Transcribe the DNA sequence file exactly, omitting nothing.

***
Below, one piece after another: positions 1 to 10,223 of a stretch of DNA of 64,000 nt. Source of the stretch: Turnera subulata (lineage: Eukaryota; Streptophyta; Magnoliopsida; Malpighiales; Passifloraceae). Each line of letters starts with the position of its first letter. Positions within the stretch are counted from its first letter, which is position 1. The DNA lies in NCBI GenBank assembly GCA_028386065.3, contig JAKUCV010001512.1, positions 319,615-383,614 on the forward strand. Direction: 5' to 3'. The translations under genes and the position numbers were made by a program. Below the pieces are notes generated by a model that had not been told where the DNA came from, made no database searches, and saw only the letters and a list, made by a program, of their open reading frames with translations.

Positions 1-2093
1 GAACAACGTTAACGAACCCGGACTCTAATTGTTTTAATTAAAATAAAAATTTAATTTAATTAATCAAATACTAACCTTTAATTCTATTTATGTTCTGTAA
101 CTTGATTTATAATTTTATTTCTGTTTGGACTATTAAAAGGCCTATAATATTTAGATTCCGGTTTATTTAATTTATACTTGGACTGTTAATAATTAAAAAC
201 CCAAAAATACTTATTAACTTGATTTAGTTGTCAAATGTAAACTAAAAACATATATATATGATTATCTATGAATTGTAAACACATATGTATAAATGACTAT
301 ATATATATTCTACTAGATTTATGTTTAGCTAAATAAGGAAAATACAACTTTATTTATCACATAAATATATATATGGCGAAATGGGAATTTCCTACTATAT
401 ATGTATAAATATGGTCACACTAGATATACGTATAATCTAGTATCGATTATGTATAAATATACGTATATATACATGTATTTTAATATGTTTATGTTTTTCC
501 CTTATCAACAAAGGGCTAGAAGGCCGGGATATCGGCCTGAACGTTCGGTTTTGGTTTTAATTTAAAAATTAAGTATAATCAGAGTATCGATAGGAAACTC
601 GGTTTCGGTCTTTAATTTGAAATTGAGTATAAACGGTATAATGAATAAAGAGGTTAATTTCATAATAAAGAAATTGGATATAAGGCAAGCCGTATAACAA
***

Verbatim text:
Below, one piece after another: positions 1 to 10,223 of a stretch of DNA of 64,000 nt. Source of the stretch: Turnera subulata (lineage: Eukaryota; Streptophyta; Magnoliopsida; Malpighiales; Passifloraceae). Each line of letters starts with the position of its first letter. Positions within the stretch are counted from its first letter, which is position 1. The DNA lies in NCBI GenBank assembly GCA_028386065.3, contig JAKUCV010001512.1, positions 319,615-383,614 on the forward strand. Direction: 5' to 3'. The translations under genes and the position numbers were made by a program. Below the pieces are notes generated by a model that had not been told where the DNA came from, made no database searches, and saw only the letters and a list, made by a program, of their open reading frames with translations.

Positions 1-2093
1 GAACAACGTTAACGAACCCGGACTCTAATTGTTTTAATTAAAATAAAAATTTAATTTAATTAATCAAATACTAACCTTTAATTCTATTTATGTTCTGTAA
101 CTTGATTTATAATTTTATTTCTGTTTGGACTATTAAAAGGCCTATAATATTTAGATTCCGGTTTATTTAATTTATACTTGGACTGTTAATAATTAAAAAC
201 CCAAAAATACTTATTAACTTGATTTAGTTGTCAAATGTAAACTAAAAACATATATATATGATTATCTATGAATTGTAAACACATATGTATAAATGACTAT
301 ATATATATTCTACTAGATTTATGTTTAGCTAAATAAGGAAAATACAACTTTATTTATCACATAAATATATATATGGCGAAATGGGAATTTCCTACTATAT
401 ATGTATAAATATGGTCACACTAGATATACGTATAATCTAGTATCGATTATGTATAAATATACGTATATATACATGTATTTTAATATGTTTATGTTTTTCC
501 CTTATCAACAAAGGGCTAGAAGGCCGGGATATCGGCCTGAACGTTCGGTTTTGGTTTTAATTTAAAAATTAAGTATAATCAGAGTATCGATAGGAAACTC
601 GGTTTCGGTCTTTAATTTGAAATTGAGTATAAACGGTATAATGAATAAAGAGGTTAATTTCATAATAAAGAAATTGGATATAAGGCAAGCCGTATAACAA